Dan Roberts May 10, 2012 - 3:44pm

No gay women, no Palahniuk. Just the assumption that this community won't read certain literature based on the sexualiity of the author. Colour me unimpressed.

But there it is, explicitly in the title Gay Men's Novels. So that accounts for the lack of lesbian literature. And not every list of great novels can include Chuck Palahniuk (though he would've made mine). And there we are, at the end of the article. A challenge.

What can i say, when I read Forester and Vidal I didn't know they were gay. I didn't know what country they were from, or what their favourite food was. These things can affect what meaning you read into a novel but they aren't the be all and end all. The novel's are great because of the author, not because of the author's sexuality or race or favourite kind of sandwich.
 

Wayne Rutherford's picture
Wayne Rutherford from Columbus, Ohio is reading NOS4A2 May 10, 2012 - 5:59pm

I read Forrester in college.

Still, I can't believe you've forgotten Wilde and even Shakespeare (whom the jury keeps flip-flopping on).

Also, check out Wallace Thurman; a blacker Wilde.

 

As a side note; Wilde is my favorite author and I happen to be straight. So...maybe we're not all homophobic d-bags like you think we are. ;) (Yup. Winky emoticon. That's how this is happening.)

Boone Spaulding's picture
Boone Spaulding from Coldwater, Michigan, U.S.A. is reading Solarcide Presents: Nova Parade May 10, 2012 - 7:11pm

I consider myself only semi-literate now, thank you very much Mr. Sikov...only have read Baldwin's from this list (and Naked Lunch)...great list - did not know that major missing plot point from The Lost Weekend.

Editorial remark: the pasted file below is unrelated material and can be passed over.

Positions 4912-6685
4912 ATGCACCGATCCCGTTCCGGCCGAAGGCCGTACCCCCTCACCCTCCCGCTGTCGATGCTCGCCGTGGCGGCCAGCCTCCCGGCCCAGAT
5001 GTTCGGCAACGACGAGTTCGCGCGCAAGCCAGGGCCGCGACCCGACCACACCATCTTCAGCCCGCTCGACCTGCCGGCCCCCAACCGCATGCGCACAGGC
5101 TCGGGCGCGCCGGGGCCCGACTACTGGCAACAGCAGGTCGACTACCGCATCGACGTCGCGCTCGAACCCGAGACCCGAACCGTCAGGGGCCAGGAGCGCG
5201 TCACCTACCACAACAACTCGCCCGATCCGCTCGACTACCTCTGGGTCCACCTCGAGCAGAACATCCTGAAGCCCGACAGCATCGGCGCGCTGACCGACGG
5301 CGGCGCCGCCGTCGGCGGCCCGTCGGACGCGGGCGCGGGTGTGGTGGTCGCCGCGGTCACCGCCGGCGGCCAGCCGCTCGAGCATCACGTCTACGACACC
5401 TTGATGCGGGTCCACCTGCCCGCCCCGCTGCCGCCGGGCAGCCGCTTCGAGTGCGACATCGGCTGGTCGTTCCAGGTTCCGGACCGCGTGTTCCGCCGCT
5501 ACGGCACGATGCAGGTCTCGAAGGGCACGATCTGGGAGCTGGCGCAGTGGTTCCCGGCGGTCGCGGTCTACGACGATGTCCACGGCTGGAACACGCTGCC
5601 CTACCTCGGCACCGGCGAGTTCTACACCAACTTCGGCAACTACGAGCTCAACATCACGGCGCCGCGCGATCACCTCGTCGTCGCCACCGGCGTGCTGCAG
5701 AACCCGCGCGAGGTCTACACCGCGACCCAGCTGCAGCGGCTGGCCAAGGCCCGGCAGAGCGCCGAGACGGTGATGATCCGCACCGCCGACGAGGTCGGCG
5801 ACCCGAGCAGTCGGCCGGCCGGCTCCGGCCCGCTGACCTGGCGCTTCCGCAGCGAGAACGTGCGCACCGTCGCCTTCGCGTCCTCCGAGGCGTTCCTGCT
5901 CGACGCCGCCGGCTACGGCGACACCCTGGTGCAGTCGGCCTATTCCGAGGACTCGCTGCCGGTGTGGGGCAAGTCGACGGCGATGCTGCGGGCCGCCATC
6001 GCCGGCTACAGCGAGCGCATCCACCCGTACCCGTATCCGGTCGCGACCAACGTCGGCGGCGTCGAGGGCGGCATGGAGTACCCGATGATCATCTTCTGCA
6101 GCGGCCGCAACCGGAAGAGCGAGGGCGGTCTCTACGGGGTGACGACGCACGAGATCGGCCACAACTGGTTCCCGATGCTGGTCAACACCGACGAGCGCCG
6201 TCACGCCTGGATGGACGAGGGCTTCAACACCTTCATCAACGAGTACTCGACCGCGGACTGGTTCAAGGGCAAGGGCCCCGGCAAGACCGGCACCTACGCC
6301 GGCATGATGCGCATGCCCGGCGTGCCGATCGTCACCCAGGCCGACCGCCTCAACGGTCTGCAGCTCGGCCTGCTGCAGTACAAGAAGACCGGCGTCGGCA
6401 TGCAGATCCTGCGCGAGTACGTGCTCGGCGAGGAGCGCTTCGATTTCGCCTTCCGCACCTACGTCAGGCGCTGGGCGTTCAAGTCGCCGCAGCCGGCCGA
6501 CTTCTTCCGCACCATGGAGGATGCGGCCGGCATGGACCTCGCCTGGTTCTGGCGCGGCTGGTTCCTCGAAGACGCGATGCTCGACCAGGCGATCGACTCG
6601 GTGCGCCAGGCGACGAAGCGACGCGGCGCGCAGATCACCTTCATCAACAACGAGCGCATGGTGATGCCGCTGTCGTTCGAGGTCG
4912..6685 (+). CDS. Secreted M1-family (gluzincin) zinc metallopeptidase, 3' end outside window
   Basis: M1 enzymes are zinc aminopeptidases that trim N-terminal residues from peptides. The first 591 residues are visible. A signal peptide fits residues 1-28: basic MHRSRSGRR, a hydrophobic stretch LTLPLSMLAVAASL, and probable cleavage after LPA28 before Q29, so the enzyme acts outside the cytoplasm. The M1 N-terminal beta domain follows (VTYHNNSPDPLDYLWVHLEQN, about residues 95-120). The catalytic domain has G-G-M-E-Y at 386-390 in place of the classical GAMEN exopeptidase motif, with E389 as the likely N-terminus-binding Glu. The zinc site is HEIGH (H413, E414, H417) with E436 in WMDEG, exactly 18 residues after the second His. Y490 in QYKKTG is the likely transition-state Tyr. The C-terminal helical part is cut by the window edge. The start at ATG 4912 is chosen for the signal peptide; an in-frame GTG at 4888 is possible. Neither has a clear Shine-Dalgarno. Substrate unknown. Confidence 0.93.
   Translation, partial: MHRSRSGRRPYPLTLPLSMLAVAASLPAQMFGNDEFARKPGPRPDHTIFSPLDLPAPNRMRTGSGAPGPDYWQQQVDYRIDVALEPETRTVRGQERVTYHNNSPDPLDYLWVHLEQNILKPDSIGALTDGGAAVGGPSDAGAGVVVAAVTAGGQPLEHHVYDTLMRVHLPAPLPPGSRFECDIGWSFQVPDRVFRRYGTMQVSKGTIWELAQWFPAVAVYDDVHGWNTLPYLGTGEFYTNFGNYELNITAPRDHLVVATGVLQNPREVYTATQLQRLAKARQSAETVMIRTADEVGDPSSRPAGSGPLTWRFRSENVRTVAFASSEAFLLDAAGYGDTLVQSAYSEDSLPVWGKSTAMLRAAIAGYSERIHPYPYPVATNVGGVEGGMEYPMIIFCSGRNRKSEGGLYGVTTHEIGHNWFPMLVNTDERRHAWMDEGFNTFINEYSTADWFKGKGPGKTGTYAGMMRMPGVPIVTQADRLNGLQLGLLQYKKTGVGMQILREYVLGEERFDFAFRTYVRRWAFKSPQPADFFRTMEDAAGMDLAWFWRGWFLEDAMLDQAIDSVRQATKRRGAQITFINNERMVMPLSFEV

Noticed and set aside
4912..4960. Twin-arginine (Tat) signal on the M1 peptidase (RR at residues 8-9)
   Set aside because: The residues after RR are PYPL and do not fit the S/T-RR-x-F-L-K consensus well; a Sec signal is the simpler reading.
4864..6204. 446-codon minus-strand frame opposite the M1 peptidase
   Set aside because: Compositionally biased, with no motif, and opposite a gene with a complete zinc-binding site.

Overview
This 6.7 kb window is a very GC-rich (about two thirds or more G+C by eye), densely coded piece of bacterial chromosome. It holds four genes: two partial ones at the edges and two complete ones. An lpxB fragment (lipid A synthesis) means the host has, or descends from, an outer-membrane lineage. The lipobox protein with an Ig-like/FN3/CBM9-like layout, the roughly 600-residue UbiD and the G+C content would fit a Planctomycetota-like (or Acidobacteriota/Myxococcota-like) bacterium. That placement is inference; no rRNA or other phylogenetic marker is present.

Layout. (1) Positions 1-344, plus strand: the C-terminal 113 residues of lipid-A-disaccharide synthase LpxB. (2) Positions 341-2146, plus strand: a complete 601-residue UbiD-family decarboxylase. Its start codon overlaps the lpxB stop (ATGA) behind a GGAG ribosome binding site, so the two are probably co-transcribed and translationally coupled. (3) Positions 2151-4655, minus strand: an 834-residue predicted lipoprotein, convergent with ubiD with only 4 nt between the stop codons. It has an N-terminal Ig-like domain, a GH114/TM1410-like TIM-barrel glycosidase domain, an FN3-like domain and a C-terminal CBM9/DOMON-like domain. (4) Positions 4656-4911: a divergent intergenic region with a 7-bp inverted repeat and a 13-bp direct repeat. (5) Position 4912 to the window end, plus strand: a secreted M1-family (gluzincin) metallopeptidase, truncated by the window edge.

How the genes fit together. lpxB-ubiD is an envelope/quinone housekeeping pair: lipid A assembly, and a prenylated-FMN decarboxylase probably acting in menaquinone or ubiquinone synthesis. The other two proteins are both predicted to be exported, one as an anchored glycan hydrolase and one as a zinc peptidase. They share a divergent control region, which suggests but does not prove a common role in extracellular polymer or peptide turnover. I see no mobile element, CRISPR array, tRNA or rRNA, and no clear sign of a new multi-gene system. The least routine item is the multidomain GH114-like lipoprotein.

Rob's picture
Class Director
Rob from New York City is reading at a fast enough pace it would be cumbersome to update this May 10, 2012 - 7:56pm

Is it just me, or does it seem like some of the questions raised in the comments would have answered if the commenters had bothered to read the article? What's up with that?

anniekoconnor's picture
anniekoconnor from PNW is reading Brideshead Revisited May 10, 2012 - 8:12pm

I only count nine books with blurbs. Yes, I'm neurotic and I count things. I think you meant to include The Arrow's Flight, but you've not got a blurb for it, so I have a confusion.

I'm also uncertain what you mean by "Gay Men's Fiction" - fiction written by gay men, or about gay men, or both or either?

Is there really a section to book stores specifically labeled GLBT lit? I've not seen one, but that would be why it's so hard to find any in the fiction/lit section. I've seen Hollinghurst in the fic/lit section of places, though.

OK, now that I've got my neuroses out of the way, I'll add some books that are on my own list, since I've read none of these:

At Swim, Two Boys: A great story of young love and repressed sexuality; it has the depressive effect of a dreary winter with constant grey cloudcover and wet sidewalks. Sometimes funny, sometimes sweet, always stunning. There is a strong comparison throughout the novel between the struggle for Irish independence and the struggle of gay men to find liberation from an oppressive society (set in 1915/16).

Brideshead Revisited: Charles Ryder and Sebastian Flyte have a "Romantic English friendship" and  Charles remarks that Sebastian was the forerunner to his wife, making clear that there is special meaning in the phrase to be understood. Their relationship is otherwise never dealt with in romantic or sexual terms, but their love and intimacy is clear and beautifully potrayed. Waugh's prose wraps around your shoulders like a warm blanket on a cold night.

I look forward to getting my hands on some of these; I'm always on the lookout.

Fylh's picture
Fylh from from from is reading is from is reading is reading is reading reading is reading May 10, 2012 - 10:42pm

This is a great article. I remember Giovanni's Room very vividly partly because of my edition's cover — really really tacky, and not appropriate to the seriousness of the book.

Also, a lot of these comments confuse me in a not-erotic-and-therefore-not-enjoyable kind of way...

Jack Dillenger's picture
Jack Dillenger May 10, 2012 - 10:47pm

Author why did you spoil 'The City and the Pillar', for me?

Jack Dillenger's picture
Jack Dillenger May 10, 2012 - 10:53pm